MINMAGIC - editorial

Problem Link:

Author and Editorialist: sumeet-varma

Difficulty: Medium

Pre-requisites: - Segment tree

Problem: Given N intervals(L[i], R[i]), you have to minimize the magic for Q queries where each query has two parameters A and B and magic is calculated as follows.

magic = 0

for i in range(0, N)

  x = choose any point which lies in i<sup>th</sup> interval (x ≥ L[i] and x ≤ R[i])

  y = choose A or B

  magic += |x – y|

For a given query (A <= B), intervals having non-zero magic can be split in 3 different categories.

Case 1: L[i] <= R[i] <= A

Case 2: A < L[i] <= R[i] < B

Case 3: B < L[i] <= R[i]

For case 1, magic += A - R[i]. It can be solved in O(logn) per query after sorting the intervals on end point and building range sum segment tree/BIT over it. Case 3 can be solved in a similar way.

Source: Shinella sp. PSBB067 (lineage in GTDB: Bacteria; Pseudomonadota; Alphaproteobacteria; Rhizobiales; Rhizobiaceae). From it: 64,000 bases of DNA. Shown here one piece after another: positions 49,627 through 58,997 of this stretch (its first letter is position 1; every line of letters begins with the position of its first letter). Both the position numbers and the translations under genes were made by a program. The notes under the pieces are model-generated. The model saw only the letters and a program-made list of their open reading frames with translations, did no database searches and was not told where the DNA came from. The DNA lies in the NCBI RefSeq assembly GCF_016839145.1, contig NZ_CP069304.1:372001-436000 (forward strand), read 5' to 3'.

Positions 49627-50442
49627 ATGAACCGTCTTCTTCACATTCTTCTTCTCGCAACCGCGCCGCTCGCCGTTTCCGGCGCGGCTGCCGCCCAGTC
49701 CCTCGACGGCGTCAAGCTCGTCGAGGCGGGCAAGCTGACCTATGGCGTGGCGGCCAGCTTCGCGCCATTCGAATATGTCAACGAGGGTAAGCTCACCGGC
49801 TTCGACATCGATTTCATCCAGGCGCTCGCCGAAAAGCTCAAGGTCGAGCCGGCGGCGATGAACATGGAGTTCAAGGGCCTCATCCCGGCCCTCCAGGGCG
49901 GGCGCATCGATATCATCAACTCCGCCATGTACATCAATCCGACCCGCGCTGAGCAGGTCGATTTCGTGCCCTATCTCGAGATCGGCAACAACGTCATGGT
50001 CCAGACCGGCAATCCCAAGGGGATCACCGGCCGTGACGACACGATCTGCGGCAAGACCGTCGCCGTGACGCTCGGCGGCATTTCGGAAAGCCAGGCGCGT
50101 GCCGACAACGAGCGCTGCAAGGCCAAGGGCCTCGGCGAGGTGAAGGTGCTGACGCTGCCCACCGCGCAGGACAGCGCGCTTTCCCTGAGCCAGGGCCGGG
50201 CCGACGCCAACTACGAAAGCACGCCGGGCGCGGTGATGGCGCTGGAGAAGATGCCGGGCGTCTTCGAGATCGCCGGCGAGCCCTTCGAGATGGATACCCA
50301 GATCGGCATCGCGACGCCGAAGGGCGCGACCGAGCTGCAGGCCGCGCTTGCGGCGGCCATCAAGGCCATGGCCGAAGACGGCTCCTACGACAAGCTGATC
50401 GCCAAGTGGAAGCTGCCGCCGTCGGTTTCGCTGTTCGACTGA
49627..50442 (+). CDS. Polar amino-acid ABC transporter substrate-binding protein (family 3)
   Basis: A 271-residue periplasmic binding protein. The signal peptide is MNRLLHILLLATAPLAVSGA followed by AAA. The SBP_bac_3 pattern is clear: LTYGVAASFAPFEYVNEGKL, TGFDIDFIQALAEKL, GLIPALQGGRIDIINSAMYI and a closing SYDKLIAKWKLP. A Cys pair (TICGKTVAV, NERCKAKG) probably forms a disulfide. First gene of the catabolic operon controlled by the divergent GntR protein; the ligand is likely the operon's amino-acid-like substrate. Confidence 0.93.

For case 2,
Lemma: If (L[i] + R[i]) <= (A + B) , then magic += L[i] - A else magic += B - R[i]

Proof: Let magic += L[i] - A

\therefore min(L[i] - A, B - R[i]) = L[i] - A

\implies L[i] - A \le B - R[i]

\implies L[i] + R[i] \le A + B

Intuitive Proof: If midpoint([L[i], R[i]]) \le midpoint([A, B]), then L[i] should be closer to A than R[i] is from B.

Thus, we again split the intervals of case 3 in two types.

Case 3A: A < L[i] <= R[i] < B and L[i] + R[i] <= A + B

Case 3B: A < L[i] <= R[i] < B and L[i] + R[i] > A + B

For case 3A, we sort the intervals based on L[i] + R[i] and build a segment tree over it in which in each node, we again sort the intervals based on L[i] and also build a prefix sum over sorted L[i] in each node.

For each query, we find \sum L[i] and count of all intervals such that L[i] > A and L[i] + R[i] <= A + B. We don’t need to check for R[i] < B. Think why?

This can be done with the help of binary search on array of sorted intervals for determining prefix of intervals having L[i] + R[i] <= A + B and then a range query in segment tree for that prefix.

And finally, magic += \sum L[i] - count * A

Case 3B can be solved in a similar way.

Time Complexity: O((N + Q) * log^2N)

Space Complexity: O(N * log^2N)